UPDATE 1-U.S. Fed to add new elements to bank stress tests - Tarullo

Wed Jun 25, 2014 12:41pm EDT

(Adds more details from speech, background)

By Douwe Miedema

WASHINGTON, June 25 (Reuters) - The U.S. Federal Reserve will continue to add new elements to its annual check-up of the health of banks, Governor Daniel Tarullo said on Wednesday, to keep up with change in the financial sector.

The Fed might for instance look closer at the risk of common exposures among firms in the annual model run known as 'stress tests,' which Tarullo defended as the core element of the Fed's oversight of the banking sector.

"I expect that we will devote more attention to developing the macroprudential elements of the stress tests," Tarullo said in the text of a speech he gave in Boston.

The Fed requires banks to submit capital plans that show whether they can withstand adverse economic scenarios, and can stop the banks from raising dividends or other shareholder payouts if it deems them insufficient.

This year it rejected plans by Citigroup to buy back $6.4 billion of shares and boost dividends, and also objected to plans from the U.S. units of three European banks: HSBC , RBS and Santander.

It was the second time in three years that Citi flunked, and a blow to Chief Executive Michael Corbat, who has been working hard to cultivate closer relationships with regulators since taking the company's reins in 2012.

The Fed has identified the stress tests as the cornerstone of their oversight of banks. The European Central Bank also is conducting its own stress tests in Europe as it takes on responsibility for supervising banks this year.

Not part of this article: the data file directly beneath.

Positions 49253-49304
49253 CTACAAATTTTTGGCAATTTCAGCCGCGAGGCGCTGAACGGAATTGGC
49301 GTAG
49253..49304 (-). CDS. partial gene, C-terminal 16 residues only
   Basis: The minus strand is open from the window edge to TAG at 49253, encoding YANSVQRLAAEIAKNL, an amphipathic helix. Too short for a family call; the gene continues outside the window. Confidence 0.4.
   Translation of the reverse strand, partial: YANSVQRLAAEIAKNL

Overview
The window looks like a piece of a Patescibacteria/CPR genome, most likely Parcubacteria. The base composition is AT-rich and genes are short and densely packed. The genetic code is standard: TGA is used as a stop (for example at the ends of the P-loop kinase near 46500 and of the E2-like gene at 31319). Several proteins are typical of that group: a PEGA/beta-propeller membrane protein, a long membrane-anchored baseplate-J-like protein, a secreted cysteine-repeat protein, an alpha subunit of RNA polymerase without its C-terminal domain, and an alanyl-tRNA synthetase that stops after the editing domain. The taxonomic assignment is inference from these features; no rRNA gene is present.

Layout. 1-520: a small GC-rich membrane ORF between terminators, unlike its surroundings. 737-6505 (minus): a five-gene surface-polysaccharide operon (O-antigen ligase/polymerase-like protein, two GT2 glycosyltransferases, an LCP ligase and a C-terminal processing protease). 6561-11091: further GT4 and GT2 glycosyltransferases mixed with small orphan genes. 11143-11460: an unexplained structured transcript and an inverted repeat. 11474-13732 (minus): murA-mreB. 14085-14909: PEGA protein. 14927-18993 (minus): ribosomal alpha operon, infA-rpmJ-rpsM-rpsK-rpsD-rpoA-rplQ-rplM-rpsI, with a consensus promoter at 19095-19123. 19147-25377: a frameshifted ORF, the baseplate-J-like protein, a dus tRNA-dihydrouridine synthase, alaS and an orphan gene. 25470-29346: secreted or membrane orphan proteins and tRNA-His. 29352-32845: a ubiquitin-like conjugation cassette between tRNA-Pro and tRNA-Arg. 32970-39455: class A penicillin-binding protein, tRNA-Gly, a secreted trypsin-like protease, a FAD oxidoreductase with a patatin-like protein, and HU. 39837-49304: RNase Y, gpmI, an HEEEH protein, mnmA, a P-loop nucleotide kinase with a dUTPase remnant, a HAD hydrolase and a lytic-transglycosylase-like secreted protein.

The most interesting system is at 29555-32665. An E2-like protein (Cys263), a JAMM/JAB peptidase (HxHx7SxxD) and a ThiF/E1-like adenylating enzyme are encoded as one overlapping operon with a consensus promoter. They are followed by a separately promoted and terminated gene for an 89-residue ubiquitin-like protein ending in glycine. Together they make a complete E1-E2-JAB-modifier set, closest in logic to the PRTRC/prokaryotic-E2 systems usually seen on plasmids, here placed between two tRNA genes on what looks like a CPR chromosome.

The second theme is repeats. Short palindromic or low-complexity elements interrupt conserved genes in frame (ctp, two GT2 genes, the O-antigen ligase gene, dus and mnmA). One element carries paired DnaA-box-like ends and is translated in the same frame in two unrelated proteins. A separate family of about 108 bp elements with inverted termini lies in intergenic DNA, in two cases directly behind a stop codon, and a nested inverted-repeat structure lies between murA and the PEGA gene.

Tarullo said the Fed might start looking at whether there could be knock-on effects from banks that started rapidly selling assets during a crisis, and whether they would still have access to credit in times of stress.

But there was no desire to make the tests harder each year, Tarullo said. If that appeared to be the case, it was because banks had a long way to go when the Fed started using the tests after the financial crisis that peaked in 2008, he said.

The Fed also does not have a number in mind for how many banks should fail the test, Tarullo said.

"This is not a PGA tournament - there is no foreordained cut that some participants will miss," he said, using a reference to the way professional golf tournaments are set up.

Tarullo also defended against the idea the stress tests are an opaque process, saying that while the Fed would not disclose the models it used, it had put a system in place to independently validate the models. (Reporting by Douwe Miedema; Editing by Chizu Nomiyama and Paul Simao)